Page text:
More than 1,000 EU citizens in Conwy could lose their automatic right to vote in elections following Brexit.

The3Million, an organisation which campaigns for EU citizens’ rights in the UK, says it means some people could “lose the right to any form of democratic representation”.

Currently, EU citizens based in Wales are entitled to vote in European Parliament, National Assembly and local government elections.

But reciprocal voting rights for EU citizens in the UK, and UK citizens living in the EU, have not been agreed with most member states after Brexit – to date, such agreements have been reached with only Spain, Luxembourg and Portugal.

It means that 1,076 voters in Conwy – 1.2% of the electorate – could lose their right to vote following the UK’s departure from the EU.

The figures exclude those with dual nationality in the UK, Irish citizens, who can vote in all UK elections, and people from Malta and Cyprus, who will maintain their right to vote as they are Commonwealth countries.

Across Wales, 38,000 EU citizens – 1.7% of the electorate – could see their right to vote affected by Brexit.

Nationally, 1.7% of Wales’s electorate, 38,000 people, are from EU countries without an automatic right to vote.

Maike Bohn, spokeswoman for the3million, said maintaining voting rights is one of the campaign group’s key objectives.

She said: “Some people, because of the way electoral law works in their home countries, will have no right to vote there either. Many will lose the right to vote in European elections.

“There are some people who will lose the right to any form of democratic representation – and that is unacceptable in the 21st century.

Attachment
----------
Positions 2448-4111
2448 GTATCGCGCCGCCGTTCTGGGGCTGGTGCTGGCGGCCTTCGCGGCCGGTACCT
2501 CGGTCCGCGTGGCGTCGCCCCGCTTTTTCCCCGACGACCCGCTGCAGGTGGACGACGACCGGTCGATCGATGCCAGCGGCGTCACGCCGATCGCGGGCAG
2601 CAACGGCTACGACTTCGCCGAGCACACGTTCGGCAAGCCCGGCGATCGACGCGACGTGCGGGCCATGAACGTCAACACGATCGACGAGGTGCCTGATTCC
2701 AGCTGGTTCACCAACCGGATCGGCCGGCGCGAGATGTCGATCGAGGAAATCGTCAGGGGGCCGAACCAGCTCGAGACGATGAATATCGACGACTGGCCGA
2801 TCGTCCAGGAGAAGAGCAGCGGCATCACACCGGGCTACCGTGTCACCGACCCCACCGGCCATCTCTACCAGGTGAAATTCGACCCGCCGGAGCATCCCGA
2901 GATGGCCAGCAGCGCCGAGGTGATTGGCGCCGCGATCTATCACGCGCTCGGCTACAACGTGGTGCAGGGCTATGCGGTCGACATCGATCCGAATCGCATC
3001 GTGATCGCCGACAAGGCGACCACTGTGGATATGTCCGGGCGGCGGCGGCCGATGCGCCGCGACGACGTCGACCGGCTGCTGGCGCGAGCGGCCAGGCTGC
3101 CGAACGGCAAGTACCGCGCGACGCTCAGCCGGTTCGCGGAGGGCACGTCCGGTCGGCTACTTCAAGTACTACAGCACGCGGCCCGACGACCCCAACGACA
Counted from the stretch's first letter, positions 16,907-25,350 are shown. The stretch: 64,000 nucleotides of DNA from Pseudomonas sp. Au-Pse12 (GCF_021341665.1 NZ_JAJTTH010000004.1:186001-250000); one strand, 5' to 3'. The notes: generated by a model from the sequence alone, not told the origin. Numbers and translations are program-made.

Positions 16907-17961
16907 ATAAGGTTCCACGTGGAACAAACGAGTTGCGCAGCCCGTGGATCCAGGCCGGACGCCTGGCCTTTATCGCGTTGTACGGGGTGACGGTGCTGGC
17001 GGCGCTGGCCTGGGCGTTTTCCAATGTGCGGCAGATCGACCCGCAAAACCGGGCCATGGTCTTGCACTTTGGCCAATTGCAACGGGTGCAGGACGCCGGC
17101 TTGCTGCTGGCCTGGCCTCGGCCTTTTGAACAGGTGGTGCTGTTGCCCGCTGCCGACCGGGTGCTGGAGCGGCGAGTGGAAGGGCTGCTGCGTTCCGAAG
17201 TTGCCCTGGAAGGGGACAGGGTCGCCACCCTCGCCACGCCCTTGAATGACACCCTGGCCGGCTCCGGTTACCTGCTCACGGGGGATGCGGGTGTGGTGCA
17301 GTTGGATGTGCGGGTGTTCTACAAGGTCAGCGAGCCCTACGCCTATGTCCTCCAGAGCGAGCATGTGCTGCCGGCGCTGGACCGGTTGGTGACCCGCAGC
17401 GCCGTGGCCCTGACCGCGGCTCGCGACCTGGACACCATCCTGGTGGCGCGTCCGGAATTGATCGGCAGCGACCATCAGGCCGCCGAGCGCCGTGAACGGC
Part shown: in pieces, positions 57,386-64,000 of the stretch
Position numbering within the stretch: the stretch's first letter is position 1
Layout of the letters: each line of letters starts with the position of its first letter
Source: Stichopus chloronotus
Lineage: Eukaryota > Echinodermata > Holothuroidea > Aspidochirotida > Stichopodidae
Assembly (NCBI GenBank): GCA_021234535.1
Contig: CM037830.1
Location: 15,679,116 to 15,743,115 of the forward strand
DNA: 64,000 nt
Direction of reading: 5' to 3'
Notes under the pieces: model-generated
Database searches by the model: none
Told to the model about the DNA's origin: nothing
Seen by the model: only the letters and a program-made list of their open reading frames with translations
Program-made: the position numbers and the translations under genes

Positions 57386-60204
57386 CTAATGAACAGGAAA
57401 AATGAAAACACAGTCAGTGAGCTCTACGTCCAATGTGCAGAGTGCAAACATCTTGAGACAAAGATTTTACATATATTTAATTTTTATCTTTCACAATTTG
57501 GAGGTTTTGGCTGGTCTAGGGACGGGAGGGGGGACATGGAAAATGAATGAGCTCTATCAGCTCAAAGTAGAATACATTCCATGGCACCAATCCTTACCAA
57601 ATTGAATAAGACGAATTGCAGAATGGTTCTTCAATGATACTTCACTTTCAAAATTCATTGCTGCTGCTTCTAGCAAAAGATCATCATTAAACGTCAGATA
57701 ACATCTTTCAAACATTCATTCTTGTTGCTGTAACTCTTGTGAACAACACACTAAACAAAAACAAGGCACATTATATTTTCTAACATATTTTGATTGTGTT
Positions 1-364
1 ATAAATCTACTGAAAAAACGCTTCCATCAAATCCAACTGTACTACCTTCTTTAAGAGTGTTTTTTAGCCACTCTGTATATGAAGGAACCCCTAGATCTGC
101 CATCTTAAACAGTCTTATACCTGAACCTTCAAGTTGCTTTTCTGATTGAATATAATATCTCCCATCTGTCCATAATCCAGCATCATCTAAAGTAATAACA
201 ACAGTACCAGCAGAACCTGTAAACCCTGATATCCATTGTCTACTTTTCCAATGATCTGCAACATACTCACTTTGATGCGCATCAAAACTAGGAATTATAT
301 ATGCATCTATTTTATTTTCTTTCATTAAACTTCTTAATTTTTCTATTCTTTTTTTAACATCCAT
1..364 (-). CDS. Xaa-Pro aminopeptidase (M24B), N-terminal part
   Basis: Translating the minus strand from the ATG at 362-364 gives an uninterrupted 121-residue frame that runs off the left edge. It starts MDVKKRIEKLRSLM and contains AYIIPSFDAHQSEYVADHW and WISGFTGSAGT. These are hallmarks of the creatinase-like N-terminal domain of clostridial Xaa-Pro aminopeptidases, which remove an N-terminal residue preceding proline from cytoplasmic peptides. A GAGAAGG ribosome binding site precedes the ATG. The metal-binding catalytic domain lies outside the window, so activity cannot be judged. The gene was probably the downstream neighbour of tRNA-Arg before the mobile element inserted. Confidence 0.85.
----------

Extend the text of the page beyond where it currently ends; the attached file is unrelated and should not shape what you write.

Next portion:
“The [Brexit] referendum has already shown what happens when you don’t have a voice.”

Conwy voted 54% in favour of Leave in the 2016 Brexit referendum – which EU citizens were not allowed to vote in.

A new report from the Electoral Commission shows that some EU citizens could already have had their votes hampered, after some British expats and citizens of other EU member states living in the UK faced “difficulties” when trying to vote in the European parliamentary elections on May 23.

The commission said the problems were caused by the Government's delay in implementing electoral changes it had first recommended in 2014.

In that election, the largest share of Conwy’s vote, 35.8%, went to the Brexit Party. Wales electoral region returned two Brexit Party MEPs, one Labour and one Plaid Cymru to the European Parliament.

A spokesperson for the Department for Exiting the European Union said: "We are pursuing bilateral arrangements with all member states to protect the right to vote and stand in local elections.

“We have now reached bilateral agreements with Spain, Portugal and Luxembourg and have made positive progress with a number of other member states."